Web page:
• Making martial arts fun, enjoyable and promoting fair play.
  • Ensuring that any form of manual/physical support is required, it should be provided openly and according to guidelines provided by the academy instructor training programme. Care is needed, as the techniques involved in martial arts training by necessity involves touching/grabbing/pulling and pushing which may make it difficult to maintain hand positions when the young student is constantly moving. Young people and their parents should be consulted and their agreement gained at the recruitment phase.
  • Maintaining technical skills to mitigate skill fade, advancing personal qualifications and ensuring insurance in martial arts covers that which you can reasonably be required to teach.
  • Involving parents/careers wherever possible. For example, encouraging them to take responsibility for their children in the changing rooms. If groups have to be supervised in the changing rooms. If groups have to be supervised in the changing rooms, always ensure parents, instructors/coaches or officials work in pairs.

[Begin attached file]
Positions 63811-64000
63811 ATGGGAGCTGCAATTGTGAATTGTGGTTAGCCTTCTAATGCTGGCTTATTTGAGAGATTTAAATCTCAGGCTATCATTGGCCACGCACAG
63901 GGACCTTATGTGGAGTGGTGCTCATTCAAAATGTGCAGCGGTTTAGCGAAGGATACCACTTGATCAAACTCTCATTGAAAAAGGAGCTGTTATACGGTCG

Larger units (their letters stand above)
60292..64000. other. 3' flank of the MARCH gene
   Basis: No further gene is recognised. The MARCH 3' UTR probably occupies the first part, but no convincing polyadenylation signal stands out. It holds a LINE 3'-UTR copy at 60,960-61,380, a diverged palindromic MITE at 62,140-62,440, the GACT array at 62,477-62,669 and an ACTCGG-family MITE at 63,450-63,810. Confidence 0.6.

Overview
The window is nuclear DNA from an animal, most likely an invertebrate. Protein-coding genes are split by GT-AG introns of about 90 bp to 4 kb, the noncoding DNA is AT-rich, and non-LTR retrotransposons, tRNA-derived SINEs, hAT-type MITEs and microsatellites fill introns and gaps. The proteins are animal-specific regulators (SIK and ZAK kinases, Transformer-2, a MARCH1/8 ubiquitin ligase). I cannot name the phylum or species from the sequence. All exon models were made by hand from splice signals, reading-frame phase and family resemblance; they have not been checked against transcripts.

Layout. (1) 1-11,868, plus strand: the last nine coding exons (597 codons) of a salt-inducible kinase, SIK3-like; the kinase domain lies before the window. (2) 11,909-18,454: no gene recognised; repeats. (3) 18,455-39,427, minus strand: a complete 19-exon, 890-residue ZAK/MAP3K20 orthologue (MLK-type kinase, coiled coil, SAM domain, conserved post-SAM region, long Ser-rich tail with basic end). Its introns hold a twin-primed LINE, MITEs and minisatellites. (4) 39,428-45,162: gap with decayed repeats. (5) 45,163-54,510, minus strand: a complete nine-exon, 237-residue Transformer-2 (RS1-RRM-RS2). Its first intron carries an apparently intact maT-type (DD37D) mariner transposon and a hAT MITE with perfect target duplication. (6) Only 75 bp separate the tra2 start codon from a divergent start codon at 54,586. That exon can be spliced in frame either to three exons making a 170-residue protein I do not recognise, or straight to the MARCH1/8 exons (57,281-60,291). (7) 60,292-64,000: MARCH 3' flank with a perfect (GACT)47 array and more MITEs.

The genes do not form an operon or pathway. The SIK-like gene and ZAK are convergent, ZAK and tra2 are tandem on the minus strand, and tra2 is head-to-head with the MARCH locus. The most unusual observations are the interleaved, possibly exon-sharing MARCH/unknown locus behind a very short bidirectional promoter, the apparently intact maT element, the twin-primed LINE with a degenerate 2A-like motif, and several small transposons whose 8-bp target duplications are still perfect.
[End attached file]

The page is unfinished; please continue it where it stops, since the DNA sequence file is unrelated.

• Ensuring that if mixed teams are taken away, they should always be accompanied by a male and female member of staff. However, remember that same gender abuse can also occur.
  • Ensuring that at tournaments or residential events, adults should not enter children’s rooms or invite children into their rooms.
  • Being an excellent role model- this includes not smoking or drinking alcohol in the company of young people.
  • Giving enthusiastic and constructive feedback rather than negative criticism.
  • Recognising the developmental needs and capacity of young people avoiding excessive training or competition and not pushing them against their will.
  • Securing parental consent in writing to act in loco parentis, if the need arises to administer emergency first aid and/or other medical treatment.